- The Washington Times
Tuesday, September 24, 2019

President Trump blasted Iran’s “bloodlust” and defended his border crackdown as part of a full-throated defense of national sovereignty Tuesday, telling global leaders to protect their cultural foundations and put their own citizens first.

“The future does not belong to globalists. The future belongs to patriots,” he told the U.N. General Assembly in a somber speech with dark overtones and zero humor.

Mr. Trump returned to this theme repeatedly, telling nations to resist unfair trade and decrying sponsors of terrorism who meddle in other nations. He criticized “open border” activists in stark terms, saying they have depleted nations and encouraged exploitative traffickers, and told European nations not to extend a financial lifeline to Tehran.

Instead, he said, the U.S. will isolate Iran until it changes its behavior from within.

“No responsible government should subsidize Iran’s bloodlust. As long as Iran’s menacing behavior continues, sanctions will not be lifted. They will be tightened,” said Mr. Trump, who faced global leaders in New York even as he faced impeachment cries from Democrats in Washington. “Iran’s leaders will have turned a proud nation into just another cautionary tale of what happens when a ruling class abandons its people and embarks on a crusade for personal power and riches.”

Trump administration officials have pointed to Iran in determining blame for Sept. 14 drone attacks on Saudi Arabia’s oil fields.

As the U.S. weighs a response with global partners, Mr. Trump reminded the leaders that he increased military funding to maintain America’s status as the most powerful nation in the world.

“Hopefully, it will never have to use this power,” Mr. Trump said.

Mr. Trump called on allies to follow his lead by paying their “fair share” to mutual global defense. He also urged them to resist socialism, echoing his 2020 campaign attacks on Democratic rivals, and told nations to stop criminalizing homosexuality.

“We stand in solidarity with LGBTQ people who live in countries that punish, jail or execute individuals based on sexual orientation,” he said.

It was Mr. Trump’s third address to the United Nations.

Last year, he drew mocking — and unexpected — laughter by declaring that “in less than two years, my administration has accomplished more than almost any administration in the history of our country.”

Mr. Trump put North Korea on notice in his first address, threatening in 2017 to “totally destroy” the country if the U.S. was forced to defend itself or its allies from Kim Jong-un’s “suicide mission.” He also debuted his “America First” philosophy on the global stage.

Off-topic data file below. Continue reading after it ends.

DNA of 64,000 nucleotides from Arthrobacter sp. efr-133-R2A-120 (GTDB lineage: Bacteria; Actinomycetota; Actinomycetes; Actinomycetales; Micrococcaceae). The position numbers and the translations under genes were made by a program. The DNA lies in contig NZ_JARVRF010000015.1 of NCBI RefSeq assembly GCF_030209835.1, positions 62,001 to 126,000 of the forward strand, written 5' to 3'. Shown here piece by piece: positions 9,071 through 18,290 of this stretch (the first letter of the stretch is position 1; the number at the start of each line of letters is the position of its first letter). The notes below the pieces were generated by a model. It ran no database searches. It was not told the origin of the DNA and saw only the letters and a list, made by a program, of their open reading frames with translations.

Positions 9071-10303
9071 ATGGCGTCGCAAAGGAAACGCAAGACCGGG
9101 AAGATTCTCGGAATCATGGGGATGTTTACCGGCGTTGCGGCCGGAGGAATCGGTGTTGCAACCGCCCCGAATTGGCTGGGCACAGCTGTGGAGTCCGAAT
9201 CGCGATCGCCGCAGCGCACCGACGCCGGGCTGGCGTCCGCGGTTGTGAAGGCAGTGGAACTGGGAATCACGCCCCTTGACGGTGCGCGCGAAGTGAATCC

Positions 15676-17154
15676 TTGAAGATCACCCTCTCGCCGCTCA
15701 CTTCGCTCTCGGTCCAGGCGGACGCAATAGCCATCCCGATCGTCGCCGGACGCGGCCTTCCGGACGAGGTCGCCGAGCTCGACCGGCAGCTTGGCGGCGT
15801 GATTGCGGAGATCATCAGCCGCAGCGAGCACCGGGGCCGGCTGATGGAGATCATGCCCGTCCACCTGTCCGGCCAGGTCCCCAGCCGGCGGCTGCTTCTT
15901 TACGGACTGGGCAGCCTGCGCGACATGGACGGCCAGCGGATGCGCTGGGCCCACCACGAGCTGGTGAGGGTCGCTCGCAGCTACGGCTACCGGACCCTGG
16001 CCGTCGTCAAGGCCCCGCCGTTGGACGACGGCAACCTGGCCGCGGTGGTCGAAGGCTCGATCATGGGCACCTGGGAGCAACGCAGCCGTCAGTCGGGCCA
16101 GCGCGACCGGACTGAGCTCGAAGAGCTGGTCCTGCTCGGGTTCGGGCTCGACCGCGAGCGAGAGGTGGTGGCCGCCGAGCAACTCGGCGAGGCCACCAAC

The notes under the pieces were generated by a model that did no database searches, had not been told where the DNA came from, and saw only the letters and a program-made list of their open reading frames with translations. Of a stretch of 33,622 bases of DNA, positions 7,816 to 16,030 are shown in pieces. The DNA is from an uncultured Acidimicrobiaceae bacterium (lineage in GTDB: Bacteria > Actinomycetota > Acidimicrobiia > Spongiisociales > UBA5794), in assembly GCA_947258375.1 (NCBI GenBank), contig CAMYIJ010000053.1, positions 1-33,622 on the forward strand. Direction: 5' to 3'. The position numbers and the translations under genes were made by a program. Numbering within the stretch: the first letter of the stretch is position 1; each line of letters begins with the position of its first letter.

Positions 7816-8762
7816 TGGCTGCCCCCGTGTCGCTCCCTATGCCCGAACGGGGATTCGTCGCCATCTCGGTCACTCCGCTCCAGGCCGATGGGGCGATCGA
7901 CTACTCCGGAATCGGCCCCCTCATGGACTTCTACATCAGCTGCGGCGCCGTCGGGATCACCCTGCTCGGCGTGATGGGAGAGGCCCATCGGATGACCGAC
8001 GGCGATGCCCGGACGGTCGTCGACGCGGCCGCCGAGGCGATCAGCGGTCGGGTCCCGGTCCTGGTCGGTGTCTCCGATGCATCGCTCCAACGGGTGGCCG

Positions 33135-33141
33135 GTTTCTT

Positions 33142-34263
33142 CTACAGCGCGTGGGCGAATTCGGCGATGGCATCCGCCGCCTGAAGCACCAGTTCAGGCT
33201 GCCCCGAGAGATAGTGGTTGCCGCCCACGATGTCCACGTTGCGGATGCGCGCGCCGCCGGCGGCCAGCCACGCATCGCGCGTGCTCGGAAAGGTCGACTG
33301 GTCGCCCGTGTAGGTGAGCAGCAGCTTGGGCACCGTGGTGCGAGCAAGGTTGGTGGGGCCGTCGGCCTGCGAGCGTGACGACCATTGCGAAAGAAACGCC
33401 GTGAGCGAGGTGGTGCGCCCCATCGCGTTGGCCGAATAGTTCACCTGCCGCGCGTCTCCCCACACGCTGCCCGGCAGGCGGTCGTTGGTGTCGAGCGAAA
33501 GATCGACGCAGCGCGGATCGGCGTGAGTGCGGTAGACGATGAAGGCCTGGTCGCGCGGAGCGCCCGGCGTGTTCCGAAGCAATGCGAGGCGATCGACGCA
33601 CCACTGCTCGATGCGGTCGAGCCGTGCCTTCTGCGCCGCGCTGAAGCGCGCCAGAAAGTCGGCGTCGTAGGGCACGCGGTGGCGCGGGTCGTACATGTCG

Mr. Trump’s focus on national sovereignty coursed through Tuesday’s speech.

“If you want freedom, take pride in your country. If you want democracy, hold on to your sovereignty. And you want peace, love your nation,” he said. “Wise leaders always put the good of their own people and their own country first.”

Despite his tough rhetoric, the president was subdued as he read from the teleprompter.

Leaders on the receiving end of Mr. Trump’s broadsides sat stone-faced or — in the case of Venezuela’s delegate — read a book while the U.S. leader chastised strongman Nicolas Maduro for preserving his grip on a country in crisis.

Invoking a signature priority, Mr. Trump called on nations to support fair and reciprocal trade rules.

“For decades, the international trading system has been easily exploited by nations acting in very bad faith. As jobs were outsourced, a small handful grew wealthy at the expense of the middle class,” Mr. Trump said.

He called on Congress to pass his rewrite of the 1990s-era North American trade deal, touted a pending deal with Japan and underscored U.S. trade ambitions with the United Kingdom, which is figuring out how to leave the European Union.

He singled out China above all, saying its communist government has “gamed” World Trade Organization rules by claiming to be a developing country. He defended his decision to impose heavy tariffs on Beijing, saying it was the only way China would change its behavior.

“It has embraced an economic model dependent on massive market barriers, heavy state subsidies, currency manipulation, product dumping, forced technology transfers and theft of intellectual property — and also trade secrets — on a grand scale,” Mr. Trump said. “As far as America is concerned, those days are over.”

Mr. Trump also said his signature issue, border security, is inseparable from his views on sovereignty.

“One of our most critical challenges is illegal immigration, which undermines prosperity, rips apart societies and empowers ruthless criminal cartels,” Mr. Trump said. “Mass illegal migration is unfair, unsafe and unsustainable for everyone involved.”

Mr. Trump, who is building a wall along the U.S.-Mexico border, called out migrant advocates in unusually harsh terms, saying they have wrapped themselves in the cloak of “social justice” to the detriment of nations that are unable to sustain the inflow, while bolstering traffickers who impose cruel conditions on their customers.

“When you undermine border security,” he said, “you are undermining human rights and human dignity.”

• Tom Howell Jr. can be reached at thowell@washingtontimes.com.

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